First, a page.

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Heat Proofing

Reflective surfaces are artificially-altered surfaces that can deliver high solar reflectance (the ability to reflect the visible, infrared and ultraviolet wavelengths of the sun, reducing Heat transfer to the surface) and high thermal remittance (the ability to radiate absorbed, or non-reflected solar energy). Reflective surfaces are a form of reengineering.

Our product cool imitator is a revolutionary water based emulsion coating that contains a unique membrane addition which reflects the suns solar rays whilst assisting in reducing greenhouse gas emissions for buildings that are air conditioned

The percentage of the rejected solar rays will vary depending on the actual color being applied and the percentage of the solar rays being rejected are based on newly coated roof either corrugated flat or pitched.

The most well-known type of reflective surface is the cool roof. While it is true that cool roofs are mostly associated with white roofs, they come in a variety of colors and materials and are available for both commercial and residential buildings. Note that today's "cool roof" pigments allow metal roofing products to be Energy Star rated in dark colors, even black. They aren't as reflective as whites or light colors, but can still save energy over other paints.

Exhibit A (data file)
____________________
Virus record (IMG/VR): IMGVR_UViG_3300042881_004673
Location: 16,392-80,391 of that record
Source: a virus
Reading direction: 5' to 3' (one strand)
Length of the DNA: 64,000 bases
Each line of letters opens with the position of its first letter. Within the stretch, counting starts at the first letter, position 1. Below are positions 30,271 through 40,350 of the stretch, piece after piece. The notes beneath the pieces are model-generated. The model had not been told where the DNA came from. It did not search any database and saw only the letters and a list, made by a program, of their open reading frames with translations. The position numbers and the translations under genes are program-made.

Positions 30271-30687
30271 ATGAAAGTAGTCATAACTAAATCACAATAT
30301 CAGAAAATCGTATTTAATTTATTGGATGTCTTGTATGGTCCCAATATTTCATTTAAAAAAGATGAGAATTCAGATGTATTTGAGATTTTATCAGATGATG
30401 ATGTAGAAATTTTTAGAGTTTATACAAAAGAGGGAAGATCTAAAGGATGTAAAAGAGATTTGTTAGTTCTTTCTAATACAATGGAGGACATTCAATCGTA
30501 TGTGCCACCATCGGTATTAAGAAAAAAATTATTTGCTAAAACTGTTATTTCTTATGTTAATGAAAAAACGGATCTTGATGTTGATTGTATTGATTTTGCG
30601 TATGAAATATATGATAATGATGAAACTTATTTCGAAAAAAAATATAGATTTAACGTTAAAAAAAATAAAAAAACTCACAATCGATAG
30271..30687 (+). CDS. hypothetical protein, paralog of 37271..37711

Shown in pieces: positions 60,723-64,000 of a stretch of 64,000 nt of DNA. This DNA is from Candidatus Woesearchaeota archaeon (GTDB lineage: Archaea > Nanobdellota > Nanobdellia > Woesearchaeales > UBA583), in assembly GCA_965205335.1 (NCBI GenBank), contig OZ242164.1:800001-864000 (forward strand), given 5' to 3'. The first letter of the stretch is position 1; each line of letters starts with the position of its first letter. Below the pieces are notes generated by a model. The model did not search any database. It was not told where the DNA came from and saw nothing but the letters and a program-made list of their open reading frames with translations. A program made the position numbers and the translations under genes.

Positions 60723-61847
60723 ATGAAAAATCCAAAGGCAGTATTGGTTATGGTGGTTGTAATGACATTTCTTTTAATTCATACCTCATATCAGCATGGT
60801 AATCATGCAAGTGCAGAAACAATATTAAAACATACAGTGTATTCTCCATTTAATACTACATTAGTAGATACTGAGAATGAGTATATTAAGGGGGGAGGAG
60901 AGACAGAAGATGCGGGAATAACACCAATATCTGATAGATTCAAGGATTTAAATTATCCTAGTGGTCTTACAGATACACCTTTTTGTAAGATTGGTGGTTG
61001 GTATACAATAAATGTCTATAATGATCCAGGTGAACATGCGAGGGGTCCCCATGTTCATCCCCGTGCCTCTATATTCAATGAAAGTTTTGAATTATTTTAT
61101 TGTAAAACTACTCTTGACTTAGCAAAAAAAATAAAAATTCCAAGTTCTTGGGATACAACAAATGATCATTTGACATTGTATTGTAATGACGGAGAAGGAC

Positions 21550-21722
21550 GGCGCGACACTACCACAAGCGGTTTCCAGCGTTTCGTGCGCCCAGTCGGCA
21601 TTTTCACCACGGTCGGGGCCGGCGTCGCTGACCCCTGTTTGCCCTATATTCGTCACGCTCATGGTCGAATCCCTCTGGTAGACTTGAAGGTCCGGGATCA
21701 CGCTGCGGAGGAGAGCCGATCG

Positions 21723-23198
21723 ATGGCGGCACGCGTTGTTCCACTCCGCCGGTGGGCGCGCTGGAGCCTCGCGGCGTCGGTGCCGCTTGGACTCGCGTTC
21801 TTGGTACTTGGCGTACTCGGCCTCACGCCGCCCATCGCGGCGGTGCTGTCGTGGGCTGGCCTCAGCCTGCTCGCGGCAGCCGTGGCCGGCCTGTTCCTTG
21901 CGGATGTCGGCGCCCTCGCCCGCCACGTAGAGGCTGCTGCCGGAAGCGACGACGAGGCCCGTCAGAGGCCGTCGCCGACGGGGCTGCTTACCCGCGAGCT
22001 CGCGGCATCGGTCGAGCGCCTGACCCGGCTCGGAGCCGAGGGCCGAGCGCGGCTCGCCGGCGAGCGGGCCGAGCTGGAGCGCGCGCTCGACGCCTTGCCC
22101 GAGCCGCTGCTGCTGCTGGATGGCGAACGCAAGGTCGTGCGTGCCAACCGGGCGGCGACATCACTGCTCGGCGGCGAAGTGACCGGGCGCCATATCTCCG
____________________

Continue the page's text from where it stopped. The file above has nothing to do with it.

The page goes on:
Solar reflective cars or cool cars reflect more sunlight than dark cars, reducing the amount of Heat that is transmitted into the car’s interior. Therefore, it helps decreasing the need for air conditioning, fuel consumption, and emissions of greenhouse gases and urban air pollutants.

In California, over 95% of the cars and small trucks are equipped with air conditioners, burning fossil fuels and producing greenhouse gas emissions. The Heat Island Group at Lawrence Berkeley National Laboratory (LBNL) conducted the cool cars project since 2010, sponsored by the California Energy Commission (CEC), with the goal of reducing air conditioning usage of cars by lowering cabin air temperatures.

Cool color parking lots are parking lots made with a reflective layer of paint. The project is being undertaken by Jordan Woods of the Berkeley Lab.

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